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Raising Dragons Graphic Novel Paperback – March 1, 2015
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About the Author
Bryan Davis is the author of the Dragons in Our Midst, Oracles of Fire, Dragons of Starlight, Tales of Starlight, and Echoes from the Edge series, contemporary/fantasy books for young adults and adults. His books have hit bestseller lists several times, including Eye of the Oracle’s #1 showing on the CBA Young Adult bestseller list in January of 2007. Bryan was born in 1958 and grew up in the eastern U.S. From the time he taught himself how to read before school age, through his seminary years and beyond, he has demonstrated a passion for the written word, reading and writing in many disciplines and genres, including theology, fiction, devotionals, poetry, and humor. Bryan and his wife, Susie, have seven children. He is a graduate of the University of Florida (B.S. in Industrial Engineering). In high school, he was valedictorian of his class and won various academic awards. He continues to expand his writing education by teaching at relevant writing conferences and conventions. Although he is now a full time writer, Bryan was a computer professional for over 20 years.
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The story is straight from RAISING DRAGONS, and those who have read that book will not find anything new here story-wise. The book centers around a boy named Billy Bannister, who is just trying to survive school when he discovers a strange ability: he can breathe literal fire. Soon, his power is growing out of control, and so is the secret his family has been hiding all these years. Now, an ancient dragon slayer is after Billy and his new, mysterious friend, Bonnie Silver. Together, they must unravel the mystery of Merlin's riddle, as well as survive the snowy mountains surrounding their town. Only their faith in God can save them now.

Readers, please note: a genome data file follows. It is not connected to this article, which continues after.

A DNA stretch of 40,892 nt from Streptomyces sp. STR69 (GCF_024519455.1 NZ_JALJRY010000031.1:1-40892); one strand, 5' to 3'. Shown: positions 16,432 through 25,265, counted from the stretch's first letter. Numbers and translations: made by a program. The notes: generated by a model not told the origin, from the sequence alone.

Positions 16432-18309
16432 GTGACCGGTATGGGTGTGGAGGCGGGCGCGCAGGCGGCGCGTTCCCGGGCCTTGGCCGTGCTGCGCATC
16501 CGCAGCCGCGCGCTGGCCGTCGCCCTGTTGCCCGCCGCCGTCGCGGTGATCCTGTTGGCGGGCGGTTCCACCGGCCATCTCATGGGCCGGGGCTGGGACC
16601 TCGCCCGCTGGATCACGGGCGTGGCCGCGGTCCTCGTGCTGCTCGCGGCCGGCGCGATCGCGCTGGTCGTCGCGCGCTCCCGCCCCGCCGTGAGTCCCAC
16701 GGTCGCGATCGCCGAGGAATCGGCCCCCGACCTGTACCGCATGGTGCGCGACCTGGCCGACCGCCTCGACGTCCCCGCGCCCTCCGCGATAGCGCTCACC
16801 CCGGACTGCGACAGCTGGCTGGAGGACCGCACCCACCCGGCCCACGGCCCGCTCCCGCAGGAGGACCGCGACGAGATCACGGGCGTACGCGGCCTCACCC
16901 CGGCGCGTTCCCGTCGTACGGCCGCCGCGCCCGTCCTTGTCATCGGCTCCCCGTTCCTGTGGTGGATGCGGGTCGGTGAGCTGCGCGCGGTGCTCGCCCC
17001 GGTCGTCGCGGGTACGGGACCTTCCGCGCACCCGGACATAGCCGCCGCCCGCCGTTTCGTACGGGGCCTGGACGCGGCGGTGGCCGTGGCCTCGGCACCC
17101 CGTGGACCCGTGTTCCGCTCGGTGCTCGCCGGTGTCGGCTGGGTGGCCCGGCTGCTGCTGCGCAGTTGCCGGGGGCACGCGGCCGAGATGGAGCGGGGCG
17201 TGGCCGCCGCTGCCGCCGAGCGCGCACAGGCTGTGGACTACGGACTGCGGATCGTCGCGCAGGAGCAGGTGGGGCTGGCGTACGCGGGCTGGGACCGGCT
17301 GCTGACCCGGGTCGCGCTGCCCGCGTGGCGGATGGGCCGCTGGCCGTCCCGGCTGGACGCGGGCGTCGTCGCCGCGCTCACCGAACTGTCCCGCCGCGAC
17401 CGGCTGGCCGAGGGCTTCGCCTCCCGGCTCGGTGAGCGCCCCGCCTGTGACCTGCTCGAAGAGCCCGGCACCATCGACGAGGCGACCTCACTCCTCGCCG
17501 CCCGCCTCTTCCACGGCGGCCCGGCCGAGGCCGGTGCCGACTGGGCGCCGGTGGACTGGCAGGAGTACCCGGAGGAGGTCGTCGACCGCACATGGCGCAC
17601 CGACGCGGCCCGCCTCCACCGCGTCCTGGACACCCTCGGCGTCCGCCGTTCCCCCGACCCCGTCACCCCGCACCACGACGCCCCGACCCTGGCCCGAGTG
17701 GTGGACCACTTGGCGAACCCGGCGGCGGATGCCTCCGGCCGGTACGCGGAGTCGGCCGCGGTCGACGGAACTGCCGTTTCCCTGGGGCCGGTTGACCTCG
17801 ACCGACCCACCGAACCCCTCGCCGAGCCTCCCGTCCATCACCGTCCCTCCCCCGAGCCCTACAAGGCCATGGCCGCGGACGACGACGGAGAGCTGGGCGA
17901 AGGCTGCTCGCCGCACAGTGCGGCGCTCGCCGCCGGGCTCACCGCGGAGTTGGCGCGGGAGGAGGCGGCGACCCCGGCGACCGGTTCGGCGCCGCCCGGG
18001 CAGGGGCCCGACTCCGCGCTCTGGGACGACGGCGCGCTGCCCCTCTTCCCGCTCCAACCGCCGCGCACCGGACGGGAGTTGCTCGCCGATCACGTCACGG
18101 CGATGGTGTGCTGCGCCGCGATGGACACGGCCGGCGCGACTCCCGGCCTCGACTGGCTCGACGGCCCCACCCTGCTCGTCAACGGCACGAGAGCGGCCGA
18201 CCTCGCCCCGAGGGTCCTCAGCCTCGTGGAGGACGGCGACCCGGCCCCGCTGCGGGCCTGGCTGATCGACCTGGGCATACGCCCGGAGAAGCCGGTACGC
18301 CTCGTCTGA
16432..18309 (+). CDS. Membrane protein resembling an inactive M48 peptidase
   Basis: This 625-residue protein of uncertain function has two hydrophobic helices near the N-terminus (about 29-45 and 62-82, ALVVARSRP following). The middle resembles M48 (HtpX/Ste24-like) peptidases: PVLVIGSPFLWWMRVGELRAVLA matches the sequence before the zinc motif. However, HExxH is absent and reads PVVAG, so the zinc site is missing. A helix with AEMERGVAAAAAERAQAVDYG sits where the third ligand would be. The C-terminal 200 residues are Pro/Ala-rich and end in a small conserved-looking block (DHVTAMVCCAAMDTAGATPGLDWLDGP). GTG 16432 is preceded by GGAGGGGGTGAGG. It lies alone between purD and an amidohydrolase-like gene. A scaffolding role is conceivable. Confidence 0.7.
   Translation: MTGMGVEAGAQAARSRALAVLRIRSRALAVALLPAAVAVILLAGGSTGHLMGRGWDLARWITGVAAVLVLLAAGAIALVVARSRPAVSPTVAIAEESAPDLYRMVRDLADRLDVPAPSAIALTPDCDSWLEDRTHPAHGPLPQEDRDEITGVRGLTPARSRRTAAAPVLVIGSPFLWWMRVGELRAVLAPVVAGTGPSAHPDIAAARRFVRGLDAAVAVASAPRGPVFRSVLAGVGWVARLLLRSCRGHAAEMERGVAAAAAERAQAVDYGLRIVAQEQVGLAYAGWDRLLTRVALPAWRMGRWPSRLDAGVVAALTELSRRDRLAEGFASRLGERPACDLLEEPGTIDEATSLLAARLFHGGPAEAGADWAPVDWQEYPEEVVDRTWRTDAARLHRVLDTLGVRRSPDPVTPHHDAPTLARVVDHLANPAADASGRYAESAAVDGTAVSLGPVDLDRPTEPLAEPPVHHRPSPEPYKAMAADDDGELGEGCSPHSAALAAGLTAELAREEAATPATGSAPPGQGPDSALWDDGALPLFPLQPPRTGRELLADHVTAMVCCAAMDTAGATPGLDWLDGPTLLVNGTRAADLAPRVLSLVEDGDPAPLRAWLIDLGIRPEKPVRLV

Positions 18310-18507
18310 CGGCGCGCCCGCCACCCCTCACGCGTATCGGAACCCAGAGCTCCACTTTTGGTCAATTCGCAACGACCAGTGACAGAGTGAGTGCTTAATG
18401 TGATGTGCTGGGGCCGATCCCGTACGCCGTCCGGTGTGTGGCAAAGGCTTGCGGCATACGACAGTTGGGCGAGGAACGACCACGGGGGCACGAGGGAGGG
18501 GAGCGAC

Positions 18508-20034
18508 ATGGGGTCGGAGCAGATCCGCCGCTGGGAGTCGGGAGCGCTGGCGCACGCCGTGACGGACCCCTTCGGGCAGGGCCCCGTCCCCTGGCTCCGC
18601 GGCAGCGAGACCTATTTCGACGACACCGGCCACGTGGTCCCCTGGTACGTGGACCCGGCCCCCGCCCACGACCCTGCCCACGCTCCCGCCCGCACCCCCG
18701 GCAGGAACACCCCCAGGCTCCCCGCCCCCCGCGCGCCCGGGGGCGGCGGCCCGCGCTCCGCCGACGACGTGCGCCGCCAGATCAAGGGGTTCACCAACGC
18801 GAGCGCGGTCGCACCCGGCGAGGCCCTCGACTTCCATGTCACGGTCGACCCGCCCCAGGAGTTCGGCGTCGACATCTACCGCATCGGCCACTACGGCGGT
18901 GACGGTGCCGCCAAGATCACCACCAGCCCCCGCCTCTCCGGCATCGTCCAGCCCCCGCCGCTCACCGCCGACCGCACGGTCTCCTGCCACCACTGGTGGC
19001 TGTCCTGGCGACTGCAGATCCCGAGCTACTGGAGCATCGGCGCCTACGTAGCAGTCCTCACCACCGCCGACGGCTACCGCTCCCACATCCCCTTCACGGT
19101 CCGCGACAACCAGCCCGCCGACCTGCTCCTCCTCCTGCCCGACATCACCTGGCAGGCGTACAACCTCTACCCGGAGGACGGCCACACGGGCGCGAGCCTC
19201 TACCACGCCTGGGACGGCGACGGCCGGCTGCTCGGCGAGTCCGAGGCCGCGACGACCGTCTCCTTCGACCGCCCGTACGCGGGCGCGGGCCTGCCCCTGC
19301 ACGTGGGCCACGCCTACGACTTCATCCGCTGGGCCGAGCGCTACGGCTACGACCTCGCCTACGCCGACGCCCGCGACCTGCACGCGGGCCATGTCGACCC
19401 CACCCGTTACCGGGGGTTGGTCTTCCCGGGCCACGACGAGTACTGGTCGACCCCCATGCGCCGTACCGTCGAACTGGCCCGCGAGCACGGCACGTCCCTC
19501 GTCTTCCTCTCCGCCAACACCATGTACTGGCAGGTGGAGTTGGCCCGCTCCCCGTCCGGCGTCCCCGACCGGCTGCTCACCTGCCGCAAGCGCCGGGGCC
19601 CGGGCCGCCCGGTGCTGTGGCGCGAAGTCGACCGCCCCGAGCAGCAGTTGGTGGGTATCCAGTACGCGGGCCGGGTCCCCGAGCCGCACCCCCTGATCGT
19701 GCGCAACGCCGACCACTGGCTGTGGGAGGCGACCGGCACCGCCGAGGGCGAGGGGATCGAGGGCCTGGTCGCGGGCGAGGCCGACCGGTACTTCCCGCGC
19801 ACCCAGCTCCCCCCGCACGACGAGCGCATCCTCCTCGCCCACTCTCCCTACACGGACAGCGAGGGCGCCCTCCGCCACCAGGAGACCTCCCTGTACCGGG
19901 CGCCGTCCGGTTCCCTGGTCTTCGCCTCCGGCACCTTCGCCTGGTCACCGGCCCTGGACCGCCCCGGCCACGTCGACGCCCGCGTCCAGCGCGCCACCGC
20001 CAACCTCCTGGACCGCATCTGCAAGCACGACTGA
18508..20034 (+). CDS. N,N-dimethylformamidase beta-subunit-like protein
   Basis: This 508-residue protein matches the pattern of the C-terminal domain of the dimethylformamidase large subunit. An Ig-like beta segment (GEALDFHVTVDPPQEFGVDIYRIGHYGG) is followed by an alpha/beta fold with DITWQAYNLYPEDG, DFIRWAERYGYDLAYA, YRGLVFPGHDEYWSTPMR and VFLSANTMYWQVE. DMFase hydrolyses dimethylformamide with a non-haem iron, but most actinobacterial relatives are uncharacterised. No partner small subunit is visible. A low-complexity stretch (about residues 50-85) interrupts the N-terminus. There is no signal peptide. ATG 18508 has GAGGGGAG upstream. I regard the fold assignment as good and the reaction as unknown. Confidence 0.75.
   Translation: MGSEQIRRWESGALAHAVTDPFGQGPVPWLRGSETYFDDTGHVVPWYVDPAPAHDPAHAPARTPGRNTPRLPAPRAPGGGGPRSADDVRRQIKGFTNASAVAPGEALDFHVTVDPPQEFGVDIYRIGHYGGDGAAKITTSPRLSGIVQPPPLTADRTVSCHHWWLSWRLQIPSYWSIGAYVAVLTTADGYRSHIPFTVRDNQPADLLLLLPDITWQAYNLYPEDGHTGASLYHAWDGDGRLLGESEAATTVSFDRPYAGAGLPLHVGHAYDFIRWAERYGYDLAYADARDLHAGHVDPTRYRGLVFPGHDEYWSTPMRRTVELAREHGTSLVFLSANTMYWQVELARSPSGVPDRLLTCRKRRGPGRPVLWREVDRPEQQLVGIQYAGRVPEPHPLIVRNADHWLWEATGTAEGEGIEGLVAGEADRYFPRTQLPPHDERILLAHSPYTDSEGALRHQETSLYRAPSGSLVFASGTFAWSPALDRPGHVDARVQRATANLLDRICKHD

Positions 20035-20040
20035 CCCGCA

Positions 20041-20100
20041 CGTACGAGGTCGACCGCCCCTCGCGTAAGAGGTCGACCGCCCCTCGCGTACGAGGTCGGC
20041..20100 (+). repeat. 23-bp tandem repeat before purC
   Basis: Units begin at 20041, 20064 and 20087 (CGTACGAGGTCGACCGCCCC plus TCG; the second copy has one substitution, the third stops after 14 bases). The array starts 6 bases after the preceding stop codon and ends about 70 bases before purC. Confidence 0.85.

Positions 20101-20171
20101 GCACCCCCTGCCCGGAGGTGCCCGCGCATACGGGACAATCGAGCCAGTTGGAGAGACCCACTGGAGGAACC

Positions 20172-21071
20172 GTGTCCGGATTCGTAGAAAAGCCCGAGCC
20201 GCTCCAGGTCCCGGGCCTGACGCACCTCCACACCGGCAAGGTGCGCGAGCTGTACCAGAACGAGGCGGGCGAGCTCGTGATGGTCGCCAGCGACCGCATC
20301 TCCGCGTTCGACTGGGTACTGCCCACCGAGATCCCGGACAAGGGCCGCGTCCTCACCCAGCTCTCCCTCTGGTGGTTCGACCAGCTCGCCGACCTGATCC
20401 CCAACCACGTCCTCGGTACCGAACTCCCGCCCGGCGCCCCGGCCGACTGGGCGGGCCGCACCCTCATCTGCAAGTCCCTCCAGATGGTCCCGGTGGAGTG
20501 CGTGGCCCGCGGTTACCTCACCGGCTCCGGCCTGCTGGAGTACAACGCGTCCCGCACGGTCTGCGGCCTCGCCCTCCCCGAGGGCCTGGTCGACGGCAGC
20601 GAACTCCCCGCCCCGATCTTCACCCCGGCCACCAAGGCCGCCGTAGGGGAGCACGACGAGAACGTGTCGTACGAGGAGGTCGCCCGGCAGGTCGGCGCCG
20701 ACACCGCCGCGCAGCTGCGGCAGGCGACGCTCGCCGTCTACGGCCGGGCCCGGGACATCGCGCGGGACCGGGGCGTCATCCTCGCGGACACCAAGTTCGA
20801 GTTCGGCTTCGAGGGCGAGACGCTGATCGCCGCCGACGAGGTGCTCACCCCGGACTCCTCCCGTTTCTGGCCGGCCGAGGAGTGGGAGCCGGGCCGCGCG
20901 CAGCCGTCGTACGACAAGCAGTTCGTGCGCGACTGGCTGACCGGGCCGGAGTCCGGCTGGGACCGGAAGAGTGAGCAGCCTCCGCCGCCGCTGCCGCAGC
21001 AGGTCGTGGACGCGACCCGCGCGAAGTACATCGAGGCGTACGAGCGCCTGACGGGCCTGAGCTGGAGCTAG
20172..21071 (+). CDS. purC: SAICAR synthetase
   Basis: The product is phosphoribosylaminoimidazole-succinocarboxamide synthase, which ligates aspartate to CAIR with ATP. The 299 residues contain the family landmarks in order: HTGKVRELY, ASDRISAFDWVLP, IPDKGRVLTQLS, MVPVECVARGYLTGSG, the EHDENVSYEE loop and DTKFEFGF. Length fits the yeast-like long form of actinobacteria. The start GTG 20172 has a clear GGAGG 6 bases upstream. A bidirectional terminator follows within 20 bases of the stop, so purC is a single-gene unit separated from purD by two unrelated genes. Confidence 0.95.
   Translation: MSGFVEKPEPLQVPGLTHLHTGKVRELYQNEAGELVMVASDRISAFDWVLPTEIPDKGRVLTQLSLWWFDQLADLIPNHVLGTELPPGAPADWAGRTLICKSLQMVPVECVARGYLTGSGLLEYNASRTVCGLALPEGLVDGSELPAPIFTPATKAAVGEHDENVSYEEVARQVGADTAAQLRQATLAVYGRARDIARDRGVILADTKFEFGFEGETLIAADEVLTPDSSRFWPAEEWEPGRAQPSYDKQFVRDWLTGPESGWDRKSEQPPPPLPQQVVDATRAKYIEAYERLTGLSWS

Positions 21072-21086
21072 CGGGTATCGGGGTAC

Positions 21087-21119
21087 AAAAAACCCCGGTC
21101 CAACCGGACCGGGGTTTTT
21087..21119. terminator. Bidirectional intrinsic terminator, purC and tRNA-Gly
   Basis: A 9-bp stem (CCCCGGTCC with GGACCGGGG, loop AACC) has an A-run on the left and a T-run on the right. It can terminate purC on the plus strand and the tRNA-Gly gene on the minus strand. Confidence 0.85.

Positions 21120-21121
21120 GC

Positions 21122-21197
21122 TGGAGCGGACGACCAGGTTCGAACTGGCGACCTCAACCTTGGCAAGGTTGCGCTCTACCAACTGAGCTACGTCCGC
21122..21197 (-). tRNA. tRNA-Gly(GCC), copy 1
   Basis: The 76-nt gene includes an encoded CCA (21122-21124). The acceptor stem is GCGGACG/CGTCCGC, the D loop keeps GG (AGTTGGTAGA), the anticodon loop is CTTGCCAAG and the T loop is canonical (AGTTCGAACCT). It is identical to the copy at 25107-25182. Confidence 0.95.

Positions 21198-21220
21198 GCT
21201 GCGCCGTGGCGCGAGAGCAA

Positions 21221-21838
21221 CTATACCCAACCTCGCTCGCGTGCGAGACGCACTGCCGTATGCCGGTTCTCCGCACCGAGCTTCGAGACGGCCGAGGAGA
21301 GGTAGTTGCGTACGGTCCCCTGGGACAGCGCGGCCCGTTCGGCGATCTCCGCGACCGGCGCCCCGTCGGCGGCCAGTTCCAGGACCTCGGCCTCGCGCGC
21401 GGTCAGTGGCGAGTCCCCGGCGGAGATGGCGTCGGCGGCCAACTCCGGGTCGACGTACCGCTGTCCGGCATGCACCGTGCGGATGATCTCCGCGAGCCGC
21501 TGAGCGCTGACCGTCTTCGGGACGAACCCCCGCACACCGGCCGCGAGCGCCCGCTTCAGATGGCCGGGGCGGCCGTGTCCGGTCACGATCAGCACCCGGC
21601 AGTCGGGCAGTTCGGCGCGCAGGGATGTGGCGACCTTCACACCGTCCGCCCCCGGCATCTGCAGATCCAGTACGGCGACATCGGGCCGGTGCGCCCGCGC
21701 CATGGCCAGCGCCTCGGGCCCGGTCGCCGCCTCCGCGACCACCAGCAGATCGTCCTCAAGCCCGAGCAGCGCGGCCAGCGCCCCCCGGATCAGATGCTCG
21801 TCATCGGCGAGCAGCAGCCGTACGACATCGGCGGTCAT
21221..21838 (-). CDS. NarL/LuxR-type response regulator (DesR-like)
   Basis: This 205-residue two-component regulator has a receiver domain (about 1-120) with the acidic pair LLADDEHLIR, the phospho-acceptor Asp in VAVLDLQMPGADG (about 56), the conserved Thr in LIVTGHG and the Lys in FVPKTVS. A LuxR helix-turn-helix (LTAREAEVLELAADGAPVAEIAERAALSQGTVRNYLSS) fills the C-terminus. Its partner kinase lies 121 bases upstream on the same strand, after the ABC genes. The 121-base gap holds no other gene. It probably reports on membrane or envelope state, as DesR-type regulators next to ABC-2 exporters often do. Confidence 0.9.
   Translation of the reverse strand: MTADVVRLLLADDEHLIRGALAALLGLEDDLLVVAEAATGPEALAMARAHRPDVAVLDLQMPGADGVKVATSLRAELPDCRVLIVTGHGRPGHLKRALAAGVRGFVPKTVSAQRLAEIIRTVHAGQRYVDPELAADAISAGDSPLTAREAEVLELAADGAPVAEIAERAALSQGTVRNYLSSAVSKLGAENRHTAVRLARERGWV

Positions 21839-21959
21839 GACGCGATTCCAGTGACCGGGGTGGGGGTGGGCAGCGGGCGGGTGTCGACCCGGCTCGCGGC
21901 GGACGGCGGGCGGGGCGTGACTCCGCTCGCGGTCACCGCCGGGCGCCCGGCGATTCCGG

Told in a graphic novel format, the story of RAISING DRAGONS is pretty easy to follow. I would even venture so far as to say the graphic novel treatment actually lends itself to the action sequences pretty well, and makes them a bit easier to follow than the novel. However, some of the initial weaknesses of the first book are revealed here. Davis has grown much in his story-telling abilities, and the fact that this first book features some convenient plot devices and logic jumps become even more apparent when parred down for the visual format. Some of the characterization is also lost in translation, and often we find others explaining the emotions of the main characters rather than seeing them for ourselves. All said, the story was so innovative back in 2004 that much of its weaker points were not as easily noticeable.
As for the art, that is where RAISING DRAGONS: GRAPHIC NOVEL shines. Ville's style is perfect for this brand, and the way he has brought each of these characters and dragons to life is incredible. The art is great, and it is very easy to see some of his influences from Akira Himekawa and others. The panels flow well from one to the next, and definitely tell the story well. The only thing I could have seen it benefit from is the breakup of some of the sections into chapters. It might have been a tad easier to follow the storyline if there were some definite breaks between sections. Otherwise, the art is really top notch.
Fans of the original RAISING DRAGONS novel will likely love this, as I did, and newcomers to the series can definitely start here as all the essential plot points to set up later books are contained here. It's definitely worth your while to check out this incredible new artist, and revisit an old favorite in a new way.
I finished this book in one setting, and I have never read the first book. The artwork really shone and I thoroughly enjoyed this story. There is not a whole lot I can say in this review that hasn't been mentioned in other reviews.
I appreciated the definite Christian overtones without getting too preachy and exposing the hypocrisy of faith. That all parties believed in a god and even used the bible to authenticate the existence of dragons was interesting. Do not let the bible quotes put you off this book is not evangelical it just gives us a moment to reflect on what could be.
I did find the good guys a bit too good. I would have liked to have seen more flaws. At least the antagonist had parts about him such as blindness forged from centuries of a belief that dragons are evil to the point of obsession. But I could relate to all of the characters and indeed root for them.
The plot was a good standard three act structure that left the reader fulfilled.
Definitely worth a look and I recommend reading it. It was a ton of fun.